[Slight UPDATE in the text to clarify David R. Henderson’s position.]
Seeing Steve Landsburg doing everything in his power to get fired, I will take a shot at my own thought-provoking post that is sure to upset some readers for its apparent obtuseness:
==> A lot of people, including some libertarians but especially progressives,
went out of their way to criticize were less than enthusiastic about Senator Rob Portman for supporting gay marriage after his son came out. Here’s the reigning internet arbiter of decency and monetary policy, Matt Yglesias:
Remember when Sarah Palin was running for vice president on a platform of tax cuts and reduced spending? But there was one form of domestic social spending she liked to champion? Spending on disabled children? Because she had a disabled child personally? Yet somehow her personal experience with disability didn’t lead her to any conclusions about the millions of mothers simply struggling to raise children in conditions of general poorness. Rob Portman doesn’t have a son with a pre-existing medical condition who’s locked out of the health insurance market. Rob Portman doesn’t have a son engaged in peasant agriculture whose livelihood is likely to be wiped out by climate change. Rob Portman doesn’t have a son who’ll be malnourished if SNAP benefits are cut. So Rob Portman doesn’t care.
It’s a great strength of the movement for gay political equality that lots of important and influential people happen to have gay children. That obviously does change people’s thinking. And good for them.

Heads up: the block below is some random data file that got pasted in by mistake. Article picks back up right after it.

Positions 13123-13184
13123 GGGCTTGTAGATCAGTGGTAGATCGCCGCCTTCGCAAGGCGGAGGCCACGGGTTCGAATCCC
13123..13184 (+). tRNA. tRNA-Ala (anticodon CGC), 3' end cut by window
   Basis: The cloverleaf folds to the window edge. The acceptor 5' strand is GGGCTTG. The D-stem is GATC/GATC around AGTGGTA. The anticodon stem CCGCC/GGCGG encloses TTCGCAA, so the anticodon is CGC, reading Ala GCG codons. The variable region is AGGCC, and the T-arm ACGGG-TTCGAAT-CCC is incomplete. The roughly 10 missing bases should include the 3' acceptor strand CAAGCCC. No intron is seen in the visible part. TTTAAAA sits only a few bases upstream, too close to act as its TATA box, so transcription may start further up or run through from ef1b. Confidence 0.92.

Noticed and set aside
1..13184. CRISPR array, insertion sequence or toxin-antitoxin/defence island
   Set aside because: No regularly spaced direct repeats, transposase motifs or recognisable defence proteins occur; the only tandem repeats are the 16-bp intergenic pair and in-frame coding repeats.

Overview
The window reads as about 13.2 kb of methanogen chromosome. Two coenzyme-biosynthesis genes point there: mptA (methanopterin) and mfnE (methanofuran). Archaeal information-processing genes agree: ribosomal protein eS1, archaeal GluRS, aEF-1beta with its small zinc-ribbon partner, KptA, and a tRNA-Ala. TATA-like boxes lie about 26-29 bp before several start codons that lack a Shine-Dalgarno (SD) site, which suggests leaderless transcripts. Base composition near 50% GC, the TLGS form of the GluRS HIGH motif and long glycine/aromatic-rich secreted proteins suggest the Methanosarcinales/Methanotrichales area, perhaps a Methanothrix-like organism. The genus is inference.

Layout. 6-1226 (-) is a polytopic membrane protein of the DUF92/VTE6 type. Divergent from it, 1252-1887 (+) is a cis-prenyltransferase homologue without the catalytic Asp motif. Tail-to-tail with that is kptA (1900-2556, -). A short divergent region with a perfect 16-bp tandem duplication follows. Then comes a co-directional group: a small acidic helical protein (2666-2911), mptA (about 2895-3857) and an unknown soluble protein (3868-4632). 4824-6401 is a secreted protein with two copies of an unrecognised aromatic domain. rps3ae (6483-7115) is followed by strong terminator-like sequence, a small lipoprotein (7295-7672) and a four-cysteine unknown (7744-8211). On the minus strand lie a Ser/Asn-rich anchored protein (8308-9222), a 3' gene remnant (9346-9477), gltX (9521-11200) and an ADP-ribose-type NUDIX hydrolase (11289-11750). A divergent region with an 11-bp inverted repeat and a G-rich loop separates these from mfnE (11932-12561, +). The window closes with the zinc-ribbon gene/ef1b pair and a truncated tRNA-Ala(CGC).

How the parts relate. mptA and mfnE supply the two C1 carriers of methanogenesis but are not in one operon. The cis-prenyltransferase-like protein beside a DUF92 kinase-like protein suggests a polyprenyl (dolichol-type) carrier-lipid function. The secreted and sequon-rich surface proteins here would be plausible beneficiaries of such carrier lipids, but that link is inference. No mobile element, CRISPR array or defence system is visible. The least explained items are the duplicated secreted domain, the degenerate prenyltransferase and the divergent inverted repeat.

But if Portman can turn around on one issue once he realizes how it touches his family personally, shouldn’t he take some time to think about how he might feel about other issues that don’t happen to touch him personally? Obviously the answers to complicated public policy questions don’t just directly fall out of the emotion of compassion. But what Portman is telling us here is that on this one issue, his previous position was driven by a lack of compassion and empathy. Once he looked at the issue through his son’s eyes, he realized he was wrong. Shouldn’t that lead to some broader soul-searching? Is it just a coincidence that his son is gay, and also gay rights is the one issue on which a lack of empathy was leading him astray? That, it seems to me, would be a pretty remarkable coincidence.
==> I heard on the radio today that the parents who lost children at the Newton massacre are working with Vice President Biden in a gun control initiative. (I can’t seem to find a news story about it now, so I have to be vague on the details.)
==> Is Matt Yglesias going to write a post criticizing these parents? After all, they weren’t lobbying for gun control legislation until it affected them personally. Isn’t that exactly what he criticized Palin and Portman for doing?
Let me be clear:
==> I am NOT criticizing the Newton parents. I can’t even imagine how awful that would be, and while I don’t support gun control by the government (I’m a pacifist in my personal life), I can totally understand trying to do something to make sense of what happened, namely by preventing similar tragedies from befalling others.
==> Yet precisely because I understand that obvious psychological fact about humans, it never occurred to me to get huffy about Rob Portman, or about Sarah Palin if I had known she favored spending money on disabled kids.
==> So in summary, I am NOT criticizing the Newton parents for all of a sudden thinking gun control is worth their times, since the issue has now touched their families. But I’m wondering what people who criticized Sarah Palin or Rob Portman would say: why is this case so different? It can’t simply be, “Because it’s not a tragedy if your son turns out to be gay,” because that defense won’t work for Palin. It’s obviously a hardship if your kid is disabled, so if we’re going to criticize her, why not the Newton parents?
I suspect in the case of Yglesias, one obvious reason is: he doesn’t like Palin’s political views, but he supports more gun control legislation.